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Should You Apply for Early Action or Early Decision?

If you have dreams of attending a specific college, then applying for early action (EA) or early decision (ED) could be a great option for you. You may already own all their college swag, but you’ve also done your research, compared your options, and know this is where you want to go to school. Not all schools offer EA and ED, but if your top-choice college does, and you’re eager to get a head-start on applying, let’s go over the two options to see if one of these is a good route for you.

Early Action

With EA, you can apply early to a college and receive an early admission decision, typically by January or February. Admissions offered through EA are non-binding, meaning you’re not obligated to attend the school if you’re accepted. This is a great option if you’re interested in a particular school but are still open to other choices. Here are the facts on EA:

  • You can apply to multiple schools with EA.
  • You do not have to commit to attending the college when you receive your acceptance letter.
  • You must decide if you’ll accept the offer of admission by May 1—which is the normal response date for the college admission cycle.

Early Decision

With ED, you apply early to your first-choice college—typically in November. You’ll receive an admission decision around December, which is significantly earlier than if you were to apply through the normal application process. If you’re accepted as an ED applicant, you’ll enter into a binding agreement, which means you must attend this college. Here is what you need to know about ED:

  • You can only apply to one college with ED. You need to go through the normal application process if you apply to other schools, though you can apply to another college for EA.
  • If you’re accepted, you’ll receive your offers of admission and financial aid at the same time.
  • If the financial aid package is adequate and you accept the offer of admission, you must withdraw all other applications.
  • You’ll need to send a nonrefundable deposit well in advance of May 1.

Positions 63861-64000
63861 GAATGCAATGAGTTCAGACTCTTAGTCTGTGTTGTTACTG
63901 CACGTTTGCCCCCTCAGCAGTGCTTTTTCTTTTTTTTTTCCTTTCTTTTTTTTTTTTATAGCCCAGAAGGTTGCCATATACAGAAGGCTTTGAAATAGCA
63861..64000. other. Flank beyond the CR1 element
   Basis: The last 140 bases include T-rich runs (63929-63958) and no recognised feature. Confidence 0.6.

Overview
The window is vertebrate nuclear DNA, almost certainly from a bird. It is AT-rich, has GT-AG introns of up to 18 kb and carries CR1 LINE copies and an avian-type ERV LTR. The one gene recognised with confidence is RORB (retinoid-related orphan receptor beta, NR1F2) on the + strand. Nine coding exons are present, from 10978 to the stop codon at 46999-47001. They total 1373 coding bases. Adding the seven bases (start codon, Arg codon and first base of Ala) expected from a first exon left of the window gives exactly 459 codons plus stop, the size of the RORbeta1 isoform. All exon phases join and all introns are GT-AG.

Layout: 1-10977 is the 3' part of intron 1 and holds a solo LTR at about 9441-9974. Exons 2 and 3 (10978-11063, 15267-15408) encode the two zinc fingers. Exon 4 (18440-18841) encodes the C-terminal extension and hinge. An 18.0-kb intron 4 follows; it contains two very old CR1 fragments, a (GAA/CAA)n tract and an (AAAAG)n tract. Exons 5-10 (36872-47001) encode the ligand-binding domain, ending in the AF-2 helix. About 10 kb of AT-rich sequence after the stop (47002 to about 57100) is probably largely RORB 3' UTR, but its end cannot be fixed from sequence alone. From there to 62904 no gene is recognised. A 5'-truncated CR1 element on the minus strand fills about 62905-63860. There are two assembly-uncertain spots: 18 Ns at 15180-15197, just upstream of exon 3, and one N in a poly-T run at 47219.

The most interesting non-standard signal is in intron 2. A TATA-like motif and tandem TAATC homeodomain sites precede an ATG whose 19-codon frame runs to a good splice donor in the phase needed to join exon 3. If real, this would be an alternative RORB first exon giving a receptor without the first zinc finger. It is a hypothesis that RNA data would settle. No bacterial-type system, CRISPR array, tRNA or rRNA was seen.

What to Consider

While it’s great to have a head start in planning for college, there are some things to consider before deciding to apply for EA or ED.

  • Financial aid. If you’re accepted through ED, you won’t be able to compare financial aid offers from other schools before making your decision.
  • Your college choices. Are you comfortable giving up the opportunity to attend any of the other schools you’ve applied to if you’re accepted for ED?
  • Other applications. Even if you feel set on attending your top-choice college, it’s a smart idea to apply to other schools through the normal admission process. There will be a small window of time between receiving a response for ED and the national deadline for all college applications. If you don’t get accepted through ED, you don’t want to have to rush to apply to other schools.
  • Standardized tests. You’ll need to take the SAT or ACT as early as possible so you can submit your score with your application.
  • Maintaining your grades. Most importantly, you need to maintain your level of dedication to school even after you’re accepted. Schools can revoke their offer if there is a change in your GPA.

Choosing the Right Option

If your top-choice school offers EA or ED, do your research before deciding to apply. You want to be confident that you have chosen the right school for you. Take into consideration the cost, degree programs, campus culture, and location before making your decision—and check out our guide to visiting a college campus to help you narrow down what you want from your college experience. After this, if you’ve decided that you have found the college of your dreams—go ahead and get a head start on planning for your future college experience.

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